About Joy Kills Sorrow

Some people prefer pop music that behaves like math: once a few familiar variables have been determined—female vocals or male? Acoustic guitar or electric? — the end result should be easy to predict, and always sound the same. That’s not the Joy Kills Sorrow method. This forward-thinking string band favors a more unpredictable approach relying on musical chemistry and improvisation. All of the members have been touted as virtuosos, and they effortlessly hunt for unexpected outcomes and new discoveries. “We like experimenting and stretching boundaries,” explains guitarist Matthew Arcara, an acoustic player gaining a name for himself as both an up-and-coming guitar slinger and luthier. Arcara has taken home several honors at various guitar competitions including Winfield’s National Flatpicking Championship in 2006. 

Joy Kills Sorrow’s sound is born from the best of two worlds. They start with a base of time-honored timbres and techniques, yet fashion original songs and arrangements that reflect a love of indie-rock and new folk. While the former has made Joy Kills Sorrow proven favorites with the bluegrass circuit, their emphasis on writing arrangements transcending narrow genres allows them to reach wider audiences. Emma Beaton‘s haunting vocals and the ensemble’s rootsy variation on Americana is just as apt to appeal to fans of Mumford & Sons and Fleet Foxes as committed Stanley Brothers enthusiasts. “It’s not that we think traditional music needs improving,” Arcara clarifies. “This is just how we happen to play it.” 

Joy Kills Sorrow brings together an eclectic mix of musicians who each have classical and/or jazz conservatory training, though collectively, they ambitiously utilize their years of study to hone a new acoustic territory yet discovered by many of today’s top artists. It’s an amalgamation of lamenting music of the heartland, singular stories of heartache and laughter, beautiful string arrangements, and five musicians who grew up listening to indie-rock, jazz, and pop music that churn out impressive tunes with an incredibly contemporary sensibility.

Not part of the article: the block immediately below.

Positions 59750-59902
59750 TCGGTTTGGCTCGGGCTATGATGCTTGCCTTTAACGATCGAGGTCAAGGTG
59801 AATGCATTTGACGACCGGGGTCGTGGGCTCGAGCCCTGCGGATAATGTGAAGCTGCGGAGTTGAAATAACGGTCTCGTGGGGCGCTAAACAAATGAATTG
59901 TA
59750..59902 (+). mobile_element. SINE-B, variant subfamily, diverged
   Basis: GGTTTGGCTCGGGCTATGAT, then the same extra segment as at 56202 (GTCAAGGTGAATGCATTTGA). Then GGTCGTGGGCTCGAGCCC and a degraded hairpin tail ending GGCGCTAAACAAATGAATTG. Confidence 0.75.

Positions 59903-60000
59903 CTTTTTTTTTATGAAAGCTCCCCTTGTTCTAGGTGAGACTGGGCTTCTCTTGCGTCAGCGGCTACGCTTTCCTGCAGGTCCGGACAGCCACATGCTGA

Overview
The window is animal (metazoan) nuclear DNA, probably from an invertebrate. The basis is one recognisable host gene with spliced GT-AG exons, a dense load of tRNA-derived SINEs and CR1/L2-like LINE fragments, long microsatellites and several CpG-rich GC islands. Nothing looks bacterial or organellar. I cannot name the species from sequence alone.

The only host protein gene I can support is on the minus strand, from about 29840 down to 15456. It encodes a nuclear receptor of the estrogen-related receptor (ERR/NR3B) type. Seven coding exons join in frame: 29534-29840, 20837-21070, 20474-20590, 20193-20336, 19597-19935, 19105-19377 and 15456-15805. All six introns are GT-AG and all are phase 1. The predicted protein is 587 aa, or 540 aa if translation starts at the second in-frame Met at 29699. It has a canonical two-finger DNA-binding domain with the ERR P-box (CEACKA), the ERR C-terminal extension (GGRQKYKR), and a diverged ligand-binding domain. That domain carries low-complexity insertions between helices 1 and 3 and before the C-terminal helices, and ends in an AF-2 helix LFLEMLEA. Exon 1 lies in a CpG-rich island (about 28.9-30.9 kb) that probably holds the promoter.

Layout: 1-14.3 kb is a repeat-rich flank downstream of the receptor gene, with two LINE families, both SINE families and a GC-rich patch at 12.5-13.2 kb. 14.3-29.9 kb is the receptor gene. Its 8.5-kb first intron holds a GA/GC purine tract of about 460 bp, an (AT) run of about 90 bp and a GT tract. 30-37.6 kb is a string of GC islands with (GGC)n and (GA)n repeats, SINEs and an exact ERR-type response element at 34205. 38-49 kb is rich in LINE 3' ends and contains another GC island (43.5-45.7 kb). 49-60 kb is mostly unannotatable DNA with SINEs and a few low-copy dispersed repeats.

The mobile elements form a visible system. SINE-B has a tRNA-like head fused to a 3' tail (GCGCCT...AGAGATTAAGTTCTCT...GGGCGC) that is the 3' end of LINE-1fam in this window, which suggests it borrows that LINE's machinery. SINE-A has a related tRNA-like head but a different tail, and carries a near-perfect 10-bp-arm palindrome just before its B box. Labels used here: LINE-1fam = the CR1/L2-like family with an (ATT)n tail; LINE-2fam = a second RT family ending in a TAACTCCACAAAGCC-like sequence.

Singer Emma Beaton, who was nominated for “Traditional Vocalist of the Year” at the Canadian Folk Music Awards 2010 and won “Young Performer of the Year” at the age of 18 at the Canadian Folk Music Awards 2008, has captivated critics and fans alike. She quickly caught the ear of bluegrass super-star Laurie Lewis, who says she has a “voice like a laser.”  Beaton is also an accomplished instrumentalist, having studied cello at Berklee College of Music and worked closely with Crooked Still‘s Tristan Clarridge and Rushad Eggleston. 

Bassist Zoe Guigueno, originally hails from British Columbia, where she studied jazz bass at Canada's prestigious Humber College in Toronto, graduating with Honors standing and the President's Award for the School of Creative and Performing Arts.  Prior to joining Joy Kills Sorrow, she made a name for herself touring extensively in Canada and Europe with acclaimed Canadian bands Fish & Bird, Crooked Brothers, and Anna Atkinson. 

Filling out the group is Jacob Jolliff and Wesley Corbett. The former is Berklee School of Music’s first full-scholarship mandolin student and a veteran performer, who has toured professionally since the age of 11 and shared the stage with such mandolin greats as David Grisman and Mike Marshall. Corbett, a banjo player, has toured nationally with Crooked Still and The Biscuit Burners, and he’s currently teaching banjo at Berklee School of Music. 

“We’re always looking after the interest of the music as a whole, even if it means working for months on new material, or making big changes long after we’ve settled into an arrangement,” says Beaton. “We all have plenty of opportunities to show our talents in our music, but it’s the understated approach we usually take that makes our music special.”


Joy Kills Sorrow disbanded in May 2014. Thank you for your continued support!